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I am trying to use selective features of two classes into 3rd class. For example, I have Button1 class which creates a fancy button border and Button2 class which writes a the text in colorful format. Now these classes are provided to me by 3rd party vendors where i dont have access to the code. The classes are not sealed so i can inherit and both are derived from the base Button class.

Now my requirement is to create a third class named Button3 class which had the functionality of both making fancy border and colorful text. Ideally, i would have inherited from both classes and used the specific functions. This is not possible in C# as it doesnt have multiple inheritence.

I was reading, that interfaces help achieve results in this case. I would request someone to guide me how to use the specific functionality of two classes in one class.

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Interfaces do not contain implementation. For your case, you will not be able to make use of the classes provided by your vendors. You do know right? –  o.k.w Dec 31 '09 at 5:43
1  
Multiple Inheritance != Implementing Multiple Interfaces. Interfaces are not a solution to this problem, they are an alternative just like containment. –  Hasan Khan Dec 31 '09 at 5:56
    
I mentioned multiple inheritance and interfaces because i read that interfaces help in creating multiple interitance (primarily web), so i wanted to know if a prob like i mentioned above can be address using interfaces or not? –  K Singh Dec 31 '09 at 6:11

5 Answers 5

As others have said, if your application does truly need to inherit from the two UI classes given then you won't be able to do this.

More generally than with a UI, here's a to think about this:

  • Full inheritance implies an "is-a" kind of relationship. Your buttons with fancy borders are buttons, but they can't be buttons with fancy text.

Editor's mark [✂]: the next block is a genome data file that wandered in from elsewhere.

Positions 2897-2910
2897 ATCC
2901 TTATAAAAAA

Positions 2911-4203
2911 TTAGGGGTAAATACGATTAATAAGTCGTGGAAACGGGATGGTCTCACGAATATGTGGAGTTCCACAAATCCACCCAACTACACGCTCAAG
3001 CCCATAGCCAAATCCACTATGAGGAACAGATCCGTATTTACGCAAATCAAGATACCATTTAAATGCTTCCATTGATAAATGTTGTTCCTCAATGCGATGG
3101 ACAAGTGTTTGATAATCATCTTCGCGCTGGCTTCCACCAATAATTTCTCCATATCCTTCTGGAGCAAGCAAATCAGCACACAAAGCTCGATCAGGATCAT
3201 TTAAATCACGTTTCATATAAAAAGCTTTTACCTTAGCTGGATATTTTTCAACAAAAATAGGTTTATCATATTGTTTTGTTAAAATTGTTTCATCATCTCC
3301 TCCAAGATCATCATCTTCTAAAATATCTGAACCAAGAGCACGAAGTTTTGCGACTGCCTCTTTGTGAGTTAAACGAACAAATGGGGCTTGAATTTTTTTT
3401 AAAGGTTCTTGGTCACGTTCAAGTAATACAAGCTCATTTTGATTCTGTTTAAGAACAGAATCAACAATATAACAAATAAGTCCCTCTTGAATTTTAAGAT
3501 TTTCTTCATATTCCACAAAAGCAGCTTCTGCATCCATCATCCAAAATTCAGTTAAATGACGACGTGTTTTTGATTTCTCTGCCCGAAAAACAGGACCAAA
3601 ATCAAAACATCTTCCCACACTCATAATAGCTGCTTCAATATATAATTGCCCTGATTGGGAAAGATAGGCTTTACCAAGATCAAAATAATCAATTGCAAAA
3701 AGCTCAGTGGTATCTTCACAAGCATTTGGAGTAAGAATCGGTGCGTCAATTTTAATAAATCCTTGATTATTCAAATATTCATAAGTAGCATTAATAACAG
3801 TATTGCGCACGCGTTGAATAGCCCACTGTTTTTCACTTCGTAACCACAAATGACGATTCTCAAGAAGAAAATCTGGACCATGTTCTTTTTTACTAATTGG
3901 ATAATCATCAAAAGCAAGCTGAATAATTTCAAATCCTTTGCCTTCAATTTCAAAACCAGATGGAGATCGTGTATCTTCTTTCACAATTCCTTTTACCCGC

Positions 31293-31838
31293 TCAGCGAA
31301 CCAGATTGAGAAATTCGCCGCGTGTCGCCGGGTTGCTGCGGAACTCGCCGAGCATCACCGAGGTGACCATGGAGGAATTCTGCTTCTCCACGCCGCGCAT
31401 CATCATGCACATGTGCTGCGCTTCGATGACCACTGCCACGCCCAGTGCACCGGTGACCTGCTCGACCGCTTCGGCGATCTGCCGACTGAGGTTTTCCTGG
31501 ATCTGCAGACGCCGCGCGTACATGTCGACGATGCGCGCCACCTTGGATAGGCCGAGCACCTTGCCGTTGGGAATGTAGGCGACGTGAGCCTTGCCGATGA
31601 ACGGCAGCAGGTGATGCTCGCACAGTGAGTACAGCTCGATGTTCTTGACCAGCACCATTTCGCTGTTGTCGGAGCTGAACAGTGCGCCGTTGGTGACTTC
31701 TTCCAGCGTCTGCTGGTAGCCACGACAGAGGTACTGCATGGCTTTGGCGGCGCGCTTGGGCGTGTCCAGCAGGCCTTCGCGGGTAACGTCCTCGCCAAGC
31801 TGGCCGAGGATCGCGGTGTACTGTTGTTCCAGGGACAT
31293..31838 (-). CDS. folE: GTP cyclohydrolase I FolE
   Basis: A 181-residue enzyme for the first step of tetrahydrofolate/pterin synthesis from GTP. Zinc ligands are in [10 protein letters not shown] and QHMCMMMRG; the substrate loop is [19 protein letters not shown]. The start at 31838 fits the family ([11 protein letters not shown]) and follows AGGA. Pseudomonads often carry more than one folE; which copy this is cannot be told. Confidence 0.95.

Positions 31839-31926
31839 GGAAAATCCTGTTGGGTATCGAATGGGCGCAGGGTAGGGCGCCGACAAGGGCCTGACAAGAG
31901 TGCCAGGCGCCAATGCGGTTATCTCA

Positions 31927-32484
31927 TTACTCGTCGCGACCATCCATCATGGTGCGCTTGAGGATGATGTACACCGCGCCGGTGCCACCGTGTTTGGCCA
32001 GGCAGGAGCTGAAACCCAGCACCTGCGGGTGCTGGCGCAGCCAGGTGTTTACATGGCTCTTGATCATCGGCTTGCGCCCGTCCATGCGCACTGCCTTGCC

• Interfaces define a "has-a" relationship. Here you have the "ability to set a fancy border on a button" and an "ability to set fancy text on a button". In those terms there's nothing to stop you applying both "abilities" to the same button class.

So an interface lets you do aggregation. Consider two classes DoerOfThis: IThis and DoerOfThat: IThat. To create a third class Something that does both DoThis and DoThat, aggregate:

public class Something : IThis, IThat
{
  public This DoerOfThis { set; }
  public That DoerOfThat { set; }

  public void DoThis()
  {
     DoerOfThis.DoThis();
  }

  public void DoThat()
  {
     DoerOfThat.DoThat();
  }
}
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Try to use Abstract Factory Pattern.

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You can't just take random parts of different classes and combine them, even if C# had multiple inheritance. The problem is that the methods you need from each only work when they live inside the class and work together with the other methods and private state in that class. If you try to mix and match methods from one class with another they won't be able to share their internal state. So the next thing you might try is to use containment and have two copies of the internal state, but that leads to problems trying to keep them synchronized. Plus now both classes want access to the paint methods, etc. Instead of working together, they will most likely fight each other and paint over each others changes. It's difficult to get this right.

What you need to do is to take the source code for one of the two Button classes and modify it using the source code of the other Button class as inspiration (it's unlikely you can use the code directly). If you don't have access to (or the legal right to use) the source code then I'm afraid that you can't do it this way.

Your remaining options are:

  • Contact the authors of Button1 requesting them to add the desired features from Button2.
  • Contact the authors of Button2 requesting them to add the desired features from Button1.
  • Write a new button class yourself.
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Interface just defines the method signature, but not the method body. Meaning that you still can't get the behavior in Button1 and Button2 even if you use interface.

You can ask your vendor to do the following:

  1. Create interfaces that takes define the necessary properties for fancy button border and colorful text
  2. Create methods that draw the fanciful button border and write the text in colorful format by taking in the interface defined above.

Then you inherit your button3 from both of the interfaces, call the above methods to do whatever that needs to be done.

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In my opinion composition in combination with inheritance works when you want to simulate multiple inheritance. However when working with controls this usually not an option because you usually a control within another control. Some options that you could look into would be

User Controls - If you are using winforms Nested Controls - If you are using WPF.

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